It can cause so many un­pleas­ant symp­toms. But what ex­actly is it? Here’s all you need to know about...


All you need to know to avoid this con­di­tion


Imag­ine the lin­ing of your di­ges­tive tract as a net, with in­cred­i­bly tiny holes, tiny enough to al­low spe­cific par­ti­cles through – but also to fil­ter out larger par­ti­cles that shouldn’t pass through. Then imag­ine a few breaks in this net. Th­ese dam­aged ar­eas let big­ger mol­e­cules – that or­di­nar­ily wouldn’t fit through the holes – pass through the net. You’re look­ing at a pic­ture of a leaky gut.

Your gut lin­ing is a bar­rier keep­ing large par­ti­cles from go­ing where they shouldn’t go. Leaky gut syn­drome de­scribes a ‘por­ous’ in­testi­nal tract, or one with a per­me­able lin­ing, caus­ing the ‘tight junc­tions’ as they are known (cells lin­ing the gut) to pull apart, which al­lows ma­te­rial to ‘leak’ into the blood­stream. In­creased in­testi­nal per­me­abil­ity or hy­per­per­me­abil­ity is not yet a main­stream or gen­er­ally ac­cepted con­di­tion in the al­lo­pathic world, but it is re- ceiv­ing more and more at­ten­tion. Why? Be­cause it’s be­com­ing so common that it’s almost reach­ing epi­demic proportions.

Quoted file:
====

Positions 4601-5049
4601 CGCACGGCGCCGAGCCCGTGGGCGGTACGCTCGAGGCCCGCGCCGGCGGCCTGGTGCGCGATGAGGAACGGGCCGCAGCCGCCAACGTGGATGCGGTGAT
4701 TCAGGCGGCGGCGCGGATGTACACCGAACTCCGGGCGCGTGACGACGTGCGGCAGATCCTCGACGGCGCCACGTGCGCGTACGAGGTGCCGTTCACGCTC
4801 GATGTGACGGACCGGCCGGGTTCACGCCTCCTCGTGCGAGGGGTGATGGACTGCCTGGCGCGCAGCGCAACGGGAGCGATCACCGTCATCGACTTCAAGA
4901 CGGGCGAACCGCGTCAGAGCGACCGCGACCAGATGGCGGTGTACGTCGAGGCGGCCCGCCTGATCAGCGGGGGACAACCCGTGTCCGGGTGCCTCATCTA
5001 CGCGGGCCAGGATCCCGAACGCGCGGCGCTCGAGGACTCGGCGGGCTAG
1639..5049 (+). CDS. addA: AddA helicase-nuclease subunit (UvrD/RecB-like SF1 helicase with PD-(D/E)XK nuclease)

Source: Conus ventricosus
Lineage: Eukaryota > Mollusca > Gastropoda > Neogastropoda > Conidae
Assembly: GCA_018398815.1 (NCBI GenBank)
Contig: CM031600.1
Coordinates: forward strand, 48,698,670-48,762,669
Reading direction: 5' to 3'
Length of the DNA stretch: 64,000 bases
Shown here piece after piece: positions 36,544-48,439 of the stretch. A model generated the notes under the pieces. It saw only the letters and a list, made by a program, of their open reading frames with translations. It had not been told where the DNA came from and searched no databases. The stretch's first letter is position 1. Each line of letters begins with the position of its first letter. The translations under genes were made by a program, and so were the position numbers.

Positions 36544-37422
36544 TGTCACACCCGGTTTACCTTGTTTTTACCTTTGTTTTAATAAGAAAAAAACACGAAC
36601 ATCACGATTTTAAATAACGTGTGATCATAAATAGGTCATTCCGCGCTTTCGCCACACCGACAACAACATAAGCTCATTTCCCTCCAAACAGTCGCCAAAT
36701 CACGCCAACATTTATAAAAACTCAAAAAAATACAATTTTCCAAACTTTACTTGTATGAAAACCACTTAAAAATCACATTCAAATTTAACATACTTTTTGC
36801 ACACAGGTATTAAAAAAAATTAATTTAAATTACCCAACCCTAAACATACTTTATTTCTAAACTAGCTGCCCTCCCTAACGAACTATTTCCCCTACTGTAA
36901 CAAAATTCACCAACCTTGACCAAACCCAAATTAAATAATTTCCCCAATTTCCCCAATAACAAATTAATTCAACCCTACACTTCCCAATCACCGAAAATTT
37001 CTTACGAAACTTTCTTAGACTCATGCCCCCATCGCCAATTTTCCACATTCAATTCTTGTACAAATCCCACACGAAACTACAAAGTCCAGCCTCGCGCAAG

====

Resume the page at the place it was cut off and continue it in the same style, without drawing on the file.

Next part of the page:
Well, be­cause undi­gested food mol­e­cules pass through the holes which have formed in the lin­ing of the large in­tes­tine, and go straight into the blood­stream. Re­mem­ber, th­ese mol­e­cules are not sup­posed

to be in the blood­stream – they’re meant to re­main in the gut. The in­testi­nal lin­ing is the first de­fence for our im­mune sys­tem. At the tip of the tight junc­tions are mi­cro-villi: nu­tri­ents are sup­posed to be ab­sorbed and trans­ported through th­ese cells into the blood­stream. Ide­ally, the tight junc­tions re­main closed and screen ev­ery­thing that passes into the blood­stream … they’re like bounc­ers at the door of an ex­clu­sive club. But when you de­velop leaky gut, it’s as though the bounc­ers have left the door open and gone to sleep on the job – any old un­screened mol­e­cules are free to go wan­der­ing di­rectly into the blood­stream. Not sur­pris­ingly, your body im­me­di­ately starts try­ing to get rid of the prob­lem. Imag­ine: var­i­ous tox­ins, bac­te­ria and viruses, waste, yeasts etc go­ing where they’re not sup­posed to go – it has to elicit a re­ac­tion.